My dad was tall, and blonde, with blue eyes and a tattoo of a kangaroo and the Northern Territory on his upper arm. The forearm of which he would often shave with one of his good knives once he had sharpened it on his steel, testing its edge. A butcher by trade, he did this a lot. I don’t recall a scar, but I know he once accidentally stabbed himself in the eye with a boning knife in a Katherine abattoir.
He loved camping, the bush, campfires, country music, and being alone with all of the above. He loved animals and would bring home injured or abandoned wild life, doted on our inside dogs and fed every magpie, butcher bird and lorikeet in town. He smoked craven A’s and rolled champion ruby in tally ho’s, or mum would roll them for him, especially when we were driving. He was pretty tech wise for his time, and we grew up with a computer, and he must have had some nerd in him, as we always had cool games, would play lots of trivia pursuit, and he bought us a telescope.
He loved horror movies, and we cut our teeth, or rather, chewed our nails, with movies like Night of the Living Dead, the Exorcist and Razorback, we had multiple episodes of Creep Show on video, and Bloodbath and the House of Death was a comic favourite. He loved Toyotas and driving. He wore an akubra or cap, work shirt and stubbies or ruggers. He drank fourex heavies, and the occasional glass of asti with mum, out of the good crystal, while celebrating.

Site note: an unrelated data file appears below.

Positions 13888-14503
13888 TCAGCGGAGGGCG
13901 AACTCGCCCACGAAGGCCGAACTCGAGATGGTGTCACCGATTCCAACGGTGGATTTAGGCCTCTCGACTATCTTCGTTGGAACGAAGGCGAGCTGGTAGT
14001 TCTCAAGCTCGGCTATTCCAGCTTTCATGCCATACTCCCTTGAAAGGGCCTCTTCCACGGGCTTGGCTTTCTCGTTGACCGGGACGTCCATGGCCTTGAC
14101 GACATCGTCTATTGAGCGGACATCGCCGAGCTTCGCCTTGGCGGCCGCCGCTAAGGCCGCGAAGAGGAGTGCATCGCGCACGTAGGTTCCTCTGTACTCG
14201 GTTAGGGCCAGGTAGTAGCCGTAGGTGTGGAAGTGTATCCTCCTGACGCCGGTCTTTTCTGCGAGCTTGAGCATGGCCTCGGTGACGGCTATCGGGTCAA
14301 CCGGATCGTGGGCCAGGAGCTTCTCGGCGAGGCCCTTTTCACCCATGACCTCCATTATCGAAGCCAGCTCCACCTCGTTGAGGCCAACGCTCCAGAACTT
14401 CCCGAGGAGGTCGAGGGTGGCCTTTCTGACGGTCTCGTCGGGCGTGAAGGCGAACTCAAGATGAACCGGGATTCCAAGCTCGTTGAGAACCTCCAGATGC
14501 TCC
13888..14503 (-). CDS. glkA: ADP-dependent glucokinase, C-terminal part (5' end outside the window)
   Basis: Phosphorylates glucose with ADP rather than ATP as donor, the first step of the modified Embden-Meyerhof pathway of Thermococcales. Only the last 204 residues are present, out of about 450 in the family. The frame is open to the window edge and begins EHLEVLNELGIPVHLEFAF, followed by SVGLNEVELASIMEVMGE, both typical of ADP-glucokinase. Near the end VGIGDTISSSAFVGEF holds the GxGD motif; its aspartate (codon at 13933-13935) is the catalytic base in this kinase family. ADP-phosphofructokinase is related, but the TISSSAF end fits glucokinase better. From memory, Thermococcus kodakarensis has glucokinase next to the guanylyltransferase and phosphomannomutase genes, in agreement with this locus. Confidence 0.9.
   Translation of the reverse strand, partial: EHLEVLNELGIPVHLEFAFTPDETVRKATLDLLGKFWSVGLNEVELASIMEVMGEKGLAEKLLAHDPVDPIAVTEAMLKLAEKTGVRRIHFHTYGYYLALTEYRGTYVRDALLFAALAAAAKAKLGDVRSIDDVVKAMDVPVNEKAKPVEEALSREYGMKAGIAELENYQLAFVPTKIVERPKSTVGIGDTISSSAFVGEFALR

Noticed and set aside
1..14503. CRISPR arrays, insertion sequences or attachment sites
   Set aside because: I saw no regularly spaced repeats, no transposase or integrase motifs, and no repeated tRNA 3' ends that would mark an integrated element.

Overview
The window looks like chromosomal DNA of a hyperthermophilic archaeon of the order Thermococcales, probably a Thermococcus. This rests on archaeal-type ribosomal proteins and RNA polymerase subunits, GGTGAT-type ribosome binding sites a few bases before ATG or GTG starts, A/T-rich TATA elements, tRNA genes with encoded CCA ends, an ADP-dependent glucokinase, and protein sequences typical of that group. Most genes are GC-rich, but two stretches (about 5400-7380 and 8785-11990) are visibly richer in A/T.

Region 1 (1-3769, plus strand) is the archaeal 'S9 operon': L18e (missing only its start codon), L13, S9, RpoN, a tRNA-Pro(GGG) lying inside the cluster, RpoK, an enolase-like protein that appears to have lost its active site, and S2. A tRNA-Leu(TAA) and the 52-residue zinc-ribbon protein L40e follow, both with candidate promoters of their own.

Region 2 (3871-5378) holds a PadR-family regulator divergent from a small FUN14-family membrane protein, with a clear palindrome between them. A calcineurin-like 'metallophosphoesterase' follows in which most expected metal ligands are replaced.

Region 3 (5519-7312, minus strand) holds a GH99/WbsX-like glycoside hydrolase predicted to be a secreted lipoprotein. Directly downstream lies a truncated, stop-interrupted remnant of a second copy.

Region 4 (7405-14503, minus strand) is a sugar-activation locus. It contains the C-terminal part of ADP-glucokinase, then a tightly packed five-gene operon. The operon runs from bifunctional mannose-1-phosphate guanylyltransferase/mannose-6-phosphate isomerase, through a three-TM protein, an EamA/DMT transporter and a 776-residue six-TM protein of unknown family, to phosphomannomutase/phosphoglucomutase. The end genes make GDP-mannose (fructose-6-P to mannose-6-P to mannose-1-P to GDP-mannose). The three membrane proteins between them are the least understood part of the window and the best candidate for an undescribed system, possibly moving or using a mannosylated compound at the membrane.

He loved babies, and won over every one we knew. He kept a beautiful lawn, I’m telling you now, it was gorgeous. He liked to play the pokies on holidays, and loved the beach. He loved it when they went on strike. There’d be an extra spring in his step as he dumped his crib port on the ground, and I would go through it, retrieving all the coffee, tea and sugar sachets that he’d acquired from Mitre 11. He loved BBQ samboys, Vegemite on toast, and Vegemite soup when he was sick, smooshed up egg and bread in a cup, and bubble and squeak.
He loved mum. He loved us.
He loved fishing, and would usually do a big trip every year. Mum would cook for weeks, freezing curry and stews in ice cream containers, and he’d return with tales of giant crocs and massive gropers and Barra, and freezers full of fish. Before leaving we would pick a star, that way we could look at each other through the heavens while he was away. This was probably my dramatic idea, and has a very “An American Tail” feel about it. But it always made me feel better.
Tonight the moon is the closest it’s been in decades, and I think it’s quite appropriate. My Dad has been gone 21 years today, and I think I need to feel close to him. So tonight I choose the moon as my means to see him.
Peek through Dad, and see your 6 granddaughters and grandson. Your 2 sons in law, 3 great nephews and great niece, 2 families in law, and see how much your wife has strived and achieved, how much more beautiful she has gotten with age, see your eldest daughter conquering fears and smashing glass ceilings, your middle daughter raising 4 gorgeous kids (yes 4!), and me, keeping on, and keeping up, with this crazy old world!
Oh, the things you’ve missed. Oh, the people who miss you.
Time fades the bad and the sad, and maturity changes perspective.
But broken hearts stay broken hearts.